Get your funkengrooven on at these venues:
Café Glockenspiel
This popular restaurant, café and bar is perched on top of one of the main Marienplatz buildings, giving night owls a fabulous view of the inner city. Reservations recommended.

Address: Marienplatz 28
Phone: 089/26 42 56
Das Zoozie’z
Schmooze with locals at this popular bar that has a relaxed, friendly Cheers kind of vibe.
Address: Wittelsbacherstrasse 15
Phone: 089/201 00 59
Atomic Café
This small nightclub is right in the city center and offers an eclectic mix of independent music, tunes from the ‘60s and ‘70s, and Britpop. Its 1960s decor makes for an unpretentious atmosphere for individualists. Live acts.
Address: Neuturmstraße 6
Phone: 089/228 30 54
Situated next to a lively biergarten, this trendy club features the latest music. Its quiet lounge area creates a romantic atmosphere. But hardcore partygoers beware — things don’t get going until midnight.
Address: Sophienstraße 7
Phone: 089/59 86 79
For those seeking out a classy venue for dancing to live music. Featuring everything from Latin to rock — without teens — this café has a connecting restaurant and bar.
Address: Maximiliansplatz 5
Phone: 089/59 59 00
Urban Explorer
Whether you are a history buff, are interested in architecture or art, or just want go for a stroll through the old monarchy’s sprawling parks and gardens, take some time to see the sights of Munich.
Peruse this list of must-see sights:
This beloved beer hall has been around since 1644 and lives up to its stereotypical German reputation. Beer, Bavarian food, oom-pah music, drunken revelry and Lederhosen abound. Make sure to check out the wall of beer steins, personalized and kept under lock and key for regulars.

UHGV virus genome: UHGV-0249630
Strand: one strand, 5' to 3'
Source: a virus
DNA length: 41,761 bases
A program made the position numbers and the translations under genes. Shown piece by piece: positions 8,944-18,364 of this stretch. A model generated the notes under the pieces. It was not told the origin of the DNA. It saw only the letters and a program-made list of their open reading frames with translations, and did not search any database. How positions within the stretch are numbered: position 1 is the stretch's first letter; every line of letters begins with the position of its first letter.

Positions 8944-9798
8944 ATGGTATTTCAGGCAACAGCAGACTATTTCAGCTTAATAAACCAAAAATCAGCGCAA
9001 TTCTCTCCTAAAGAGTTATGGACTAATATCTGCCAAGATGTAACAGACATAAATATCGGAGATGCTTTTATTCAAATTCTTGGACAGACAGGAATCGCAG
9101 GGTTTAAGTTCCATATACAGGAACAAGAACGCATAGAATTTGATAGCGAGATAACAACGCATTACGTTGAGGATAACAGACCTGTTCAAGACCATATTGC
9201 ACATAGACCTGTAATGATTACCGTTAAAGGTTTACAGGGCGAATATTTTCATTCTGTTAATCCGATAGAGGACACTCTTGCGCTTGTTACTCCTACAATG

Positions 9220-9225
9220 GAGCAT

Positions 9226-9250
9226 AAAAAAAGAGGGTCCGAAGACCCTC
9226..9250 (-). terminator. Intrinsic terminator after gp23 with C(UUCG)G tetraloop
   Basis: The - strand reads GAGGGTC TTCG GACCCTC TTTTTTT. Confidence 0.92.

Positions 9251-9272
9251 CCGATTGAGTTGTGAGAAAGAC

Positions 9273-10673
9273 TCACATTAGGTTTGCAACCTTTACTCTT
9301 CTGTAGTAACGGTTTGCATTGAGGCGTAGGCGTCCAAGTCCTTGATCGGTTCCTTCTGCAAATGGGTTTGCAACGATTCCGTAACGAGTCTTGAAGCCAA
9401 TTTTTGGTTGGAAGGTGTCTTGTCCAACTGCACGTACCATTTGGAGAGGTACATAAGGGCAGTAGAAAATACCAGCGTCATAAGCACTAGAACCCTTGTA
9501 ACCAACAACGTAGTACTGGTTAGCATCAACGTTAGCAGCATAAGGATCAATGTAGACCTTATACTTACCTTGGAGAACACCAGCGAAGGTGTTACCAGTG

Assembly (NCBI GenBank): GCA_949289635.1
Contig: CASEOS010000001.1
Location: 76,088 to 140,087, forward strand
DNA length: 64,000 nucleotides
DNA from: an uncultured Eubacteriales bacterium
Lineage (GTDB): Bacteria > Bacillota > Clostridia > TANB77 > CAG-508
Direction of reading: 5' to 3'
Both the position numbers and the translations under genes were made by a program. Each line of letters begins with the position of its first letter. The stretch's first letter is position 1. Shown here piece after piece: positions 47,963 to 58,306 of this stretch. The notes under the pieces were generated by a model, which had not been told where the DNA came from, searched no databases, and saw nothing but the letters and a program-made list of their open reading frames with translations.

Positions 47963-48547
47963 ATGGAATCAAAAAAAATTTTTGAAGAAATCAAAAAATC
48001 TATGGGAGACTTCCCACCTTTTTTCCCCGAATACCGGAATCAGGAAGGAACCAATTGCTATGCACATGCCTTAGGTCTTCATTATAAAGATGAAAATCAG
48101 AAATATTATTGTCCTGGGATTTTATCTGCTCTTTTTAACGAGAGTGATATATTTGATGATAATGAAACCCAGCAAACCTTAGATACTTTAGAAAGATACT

Address: Am Platzl 9
Phone: 089/22 16 76
Englischer Garten
Waltz through Munich´s famous 900-acre English garden along shady paths, babbling brooks and ponds filled with swans. Best known for its four biergartens — Chinesischer Turm, Seehaus, Hirschau and Aumeister — the park also features an oddity: nude sunbathers. Address: Between Prinzregenten Street and Freimann
Nymphenburg Palace
This baroque palace is situated in the western part of Munich, and is one of the city’s renowned attractions. Palace highlights include King Ludwig II’s apartments, the majestic banquet hall — complete with ceiling frescoes — and a landscaped park, ideal for exploring.

Address: Schloss Nymphenburg 1
Phone: 089/17 90 80
Tourist Trekks
Some tourists have a more structured approach in mind, and Munich offers a wealth of organized tours. Guided tours are available to take on foot or by rented car, bus, bike, or taxi, and even can be found in 23 different languages and four different sign languages.
For those travelers who yearn to explore in an extraordinary way, the city offers tours by raft, hot air balloon, airplane or carriage.
The Munich Transport Service (MVV) is another great way to get around and offers an online itinerary planner, helping visitors find the quickest route to popular destinations, and even providing alternatives and taking platform changes into account.
Lagers and Lederhosen
When it comes to shopping, Munich truly offers a diverse experience, with a hodgepodge of designer labels mixed in with typical Bavarian gifts such as Lederhosen and dirndl — traditional Bavarian women’s dress — leaving shoppers feeling like kinder in a candy store as they stop in boutiques, century-old street markets, second-hand bookshops or glamorous purveyors of international haute couture.